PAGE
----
Coexistence

Our mousetraps often spring in the night, catching hapless rodents intent on eating our oatmeal or the crumbs from dinner. It always wakes me up. I hate the whole process. We diligently search for the entry points and sometimes seem to stem the inward march, but their skeletons flex, delicate as bird bones. They seem to materialize out of thin air. We see the gray flash or hear the dreaded scamper, and another round of trap-setting begins.

Some skirt around the traps. Others nibble so delicately they’re able to take a few bites and execute a temporary getaway. Some are miserably caught by their tails and drag the trap around. Others die from a clean crack across the neck.

Outside, the cats and hawks are always ready for another meal, so I understand the motivation to find a way in; warm places to nest and tasty scraps to glean. But these comforts are brief and fatal.

“Brief and fatal,” God says with a nod.

“Well, hello, Mr. Echo,” I say. God’s presence doesn’t unsettle me so much anymore. Besides, I could use a distraction. I’m working on my Advanced Directives with a Dementia Addendum. I wave the sheets of paper at God. “Want to serve as my witness?”

“I am always and forever your witness, honey,” God says. “But my signature isn’t worth a plug nickel.”

I’m not sure what that idiom means, but I like it. It was a favorite of my mom’s. “You’re pretty funny,” I say.

“I know,” God says. I turn to give God a smile, and just then, we both hear the snap from under the bench. I flinch. God says in a voice laden with irony, “And another one bites the dust.”

I start toward the trap, but God gets there first. “I’ll take care of it for you,” God says. I open the door. Twilight floods in, a dark liquid that will eventually dissolve my feet. I try to be brave.

So, so gently, God lifts the twitching mouse.  Joins the twitching mouse.  Becomes the twitching mouse.

And I am the hapless witness, briefly bereft of my fatal comforts, wishing such infusions of wisdom didn’t take so long.

A host of earthly beings surround God’s body, now peacefully still in the garden. I put on my coat and boots and go out to lie down beside my fine-boned God. In the steel gray sky, an eagle circles, sharp-eyed and majestic. The wingspan alone is beyond comprehension.

Mice

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‘Tis the season for the battle between humans seeking untainted cupboards and mice seeking warm, tasty accommodations. Humans have superior fire power. Mice have elastic bones. It’s a version of David and Goliath. And yes. Humans are Goliath. We are big, smart, and temporary. They are small, but they are many. We will eventually lose. But in the meantime the traps are set, ultrasonic sound devices are plugged in, and steel wool is stuffed tight in every conceivable nook and cranny.

Finding their bodies broken and contorted in the snapped traps is distressing, disgusting, and sad, but not as sad as finding their poop turds in our rice or oatmeal or my neatly folded towels. I don’t like war. I don’t like killing. But I draw the line at surrendering to rodents.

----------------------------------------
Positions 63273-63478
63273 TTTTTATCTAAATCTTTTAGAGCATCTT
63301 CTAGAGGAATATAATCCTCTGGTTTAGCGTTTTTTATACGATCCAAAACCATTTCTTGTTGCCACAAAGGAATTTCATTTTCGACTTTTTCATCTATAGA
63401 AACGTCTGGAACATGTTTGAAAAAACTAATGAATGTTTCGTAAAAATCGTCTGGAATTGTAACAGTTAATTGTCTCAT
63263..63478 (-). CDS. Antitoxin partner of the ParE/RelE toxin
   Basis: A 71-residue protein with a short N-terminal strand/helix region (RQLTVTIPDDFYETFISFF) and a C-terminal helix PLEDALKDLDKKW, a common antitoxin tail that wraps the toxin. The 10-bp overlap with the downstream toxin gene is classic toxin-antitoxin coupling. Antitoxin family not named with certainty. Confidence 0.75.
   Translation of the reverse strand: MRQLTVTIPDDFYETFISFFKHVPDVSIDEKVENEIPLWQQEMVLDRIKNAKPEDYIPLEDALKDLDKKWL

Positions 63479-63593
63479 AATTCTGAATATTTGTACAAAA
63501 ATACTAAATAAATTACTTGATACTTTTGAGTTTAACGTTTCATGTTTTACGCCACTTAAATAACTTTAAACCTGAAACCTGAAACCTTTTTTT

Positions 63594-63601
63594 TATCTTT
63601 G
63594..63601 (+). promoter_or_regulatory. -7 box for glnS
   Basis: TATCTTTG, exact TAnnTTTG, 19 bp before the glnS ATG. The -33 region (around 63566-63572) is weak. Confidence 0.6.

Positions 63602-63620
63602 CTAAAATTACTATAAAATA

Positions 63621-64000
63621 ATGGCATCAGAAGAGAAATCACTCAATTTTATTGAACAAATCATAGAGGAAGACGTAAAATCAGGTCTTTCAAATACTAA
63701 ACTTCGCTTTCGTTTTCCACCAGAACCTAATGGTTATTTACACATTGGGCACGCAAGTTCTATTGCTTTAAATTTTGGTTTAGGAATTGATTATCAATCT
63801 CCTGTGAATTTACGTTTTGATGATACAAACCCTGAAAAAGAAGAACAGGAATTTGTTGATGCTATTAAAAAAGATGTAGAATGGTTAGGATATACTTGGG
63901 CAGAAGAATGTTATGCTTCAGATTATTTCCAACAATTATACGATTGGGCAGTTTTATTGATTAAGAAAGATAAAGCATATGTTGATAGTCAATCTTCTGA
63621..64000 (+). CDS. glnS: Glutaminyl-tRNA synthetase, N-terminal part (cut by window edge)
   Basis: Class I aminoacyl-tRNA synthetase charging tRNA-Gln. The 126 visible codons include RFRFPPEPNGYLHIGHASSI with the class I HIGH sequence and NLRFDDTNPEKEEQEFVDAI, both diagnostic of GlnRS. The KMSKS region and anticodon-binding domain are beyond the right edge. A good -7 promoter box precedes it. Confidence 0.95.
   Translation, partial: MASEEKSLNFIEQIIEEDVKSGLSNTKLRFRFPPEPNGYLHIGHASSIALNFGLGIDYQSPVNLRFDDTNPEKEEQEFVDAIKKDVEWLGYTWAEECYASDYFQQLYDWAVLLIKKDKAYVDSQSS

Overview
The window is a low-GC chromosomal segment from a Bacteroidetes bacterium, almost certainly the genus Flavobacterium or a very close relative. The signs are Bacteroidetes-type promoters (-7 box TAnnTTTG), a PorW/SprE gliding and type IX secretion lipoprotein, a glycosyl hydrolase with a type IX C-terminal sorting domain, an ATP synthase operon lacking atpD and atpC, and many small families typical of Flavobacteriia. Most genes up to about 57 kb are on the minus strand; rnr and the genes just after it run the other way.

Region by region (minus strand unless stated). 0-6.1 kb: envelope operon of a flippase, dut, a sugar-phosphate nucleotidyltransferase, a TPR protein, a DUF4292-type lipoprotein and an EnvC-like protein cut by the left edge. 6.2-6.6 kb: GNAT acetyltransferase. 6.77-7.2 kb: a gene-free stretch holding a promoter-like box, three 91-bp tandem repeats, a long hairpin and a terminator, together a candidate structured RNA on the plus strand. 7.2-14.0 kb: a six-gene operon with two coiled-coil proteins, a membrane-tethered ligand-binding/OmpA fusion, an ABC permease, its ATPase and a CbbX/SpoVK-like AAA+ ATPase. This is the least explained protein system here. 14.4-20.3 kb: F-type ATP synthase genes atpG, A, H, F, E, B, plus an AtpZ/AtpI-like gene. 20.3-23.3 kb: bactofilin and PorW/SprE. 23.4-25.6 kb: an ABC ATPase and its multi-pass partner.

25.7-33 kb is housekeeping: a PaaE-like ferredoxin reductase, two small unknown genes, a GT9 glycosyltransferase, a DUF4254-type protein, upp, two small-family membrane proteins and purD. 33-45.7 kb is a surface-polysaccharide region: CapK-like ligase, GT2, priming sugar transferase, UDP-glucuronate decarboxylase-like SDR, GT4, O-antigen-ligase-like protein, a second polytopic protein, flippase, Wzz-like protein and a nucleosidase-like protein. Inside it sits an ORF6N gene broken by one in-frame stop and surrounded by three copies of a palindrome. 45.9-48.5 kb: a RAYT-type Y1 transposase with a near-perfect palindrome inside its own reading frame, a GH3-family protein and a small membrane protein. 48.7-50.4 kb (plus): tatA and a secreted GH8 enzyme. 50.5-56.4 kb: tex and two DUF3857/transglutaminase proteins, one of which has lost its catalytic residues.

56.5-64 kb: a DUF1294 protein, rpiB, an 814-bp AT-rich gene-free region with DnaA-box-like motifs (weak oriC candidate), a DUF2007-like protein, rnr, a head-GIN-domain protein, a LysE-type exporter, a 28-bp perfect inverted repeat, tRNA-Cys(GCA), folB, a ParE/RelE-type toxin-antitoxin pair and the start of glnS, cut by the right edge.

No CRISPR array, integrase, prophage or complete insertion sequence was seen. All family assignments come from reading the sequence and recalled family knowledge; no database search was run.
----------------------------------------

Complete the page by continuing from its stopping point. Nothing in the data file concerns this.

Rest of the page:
The previous owner of our home had given up. Frail and confused, she lived among the mice, littering her leftovers around the house, letting them have the run of the place. I suspect their offspring remember the halcyon days. The remnants of their reign are mostly cleaned and gone now, but just last month in the root cellar I found a long-necked bottle with a perfectly preserved skeleton. Decades ago, the mouse had squeezed itself in, dropped to the bottom, and belatedly discovered there was no way out.

“I remember that little fella,” God says, reading over my shoulder.

“Oh, hi,” I say, in a friendly voice. I wave my hand toward the easy chair. God settles in with a sigh and says, “Thanks. Do you mind if I put my feet up and take a quick nap?”

I shrug and nod, my face conveying fond approval. God’s eyes close. I consider the weight of omnipresence, momentarily glad I did not create the ever-evolving universe. I am not God.

Wind moves warm air across the snow, and an eagle flies by with a fish dangling from its beak. I think of a phrase from a long, sorrowful poem by Alfred, Lord Tennyson: nature red in tooth and claw… and the line Dorothy Day loved from The Brothers Karamazov: Love in action is a harsh and dreadful thing compared to love in dreams.

I have seen the way of a cat with a mouse. I have seen the way of an owl with a kitten. My entire being strives to accept the turning of the seasons, the transformations, the endings with unknowable beginnings, but I can’t quite get there. I am tender with grief.

God dozes while we sit warm in the risen sun. I’m everyone and no one. I’m alone, but I am together. I am the fish and the eagle. I am a mouse in a dark brown bottle. There is no escape, but I’m glad for the company.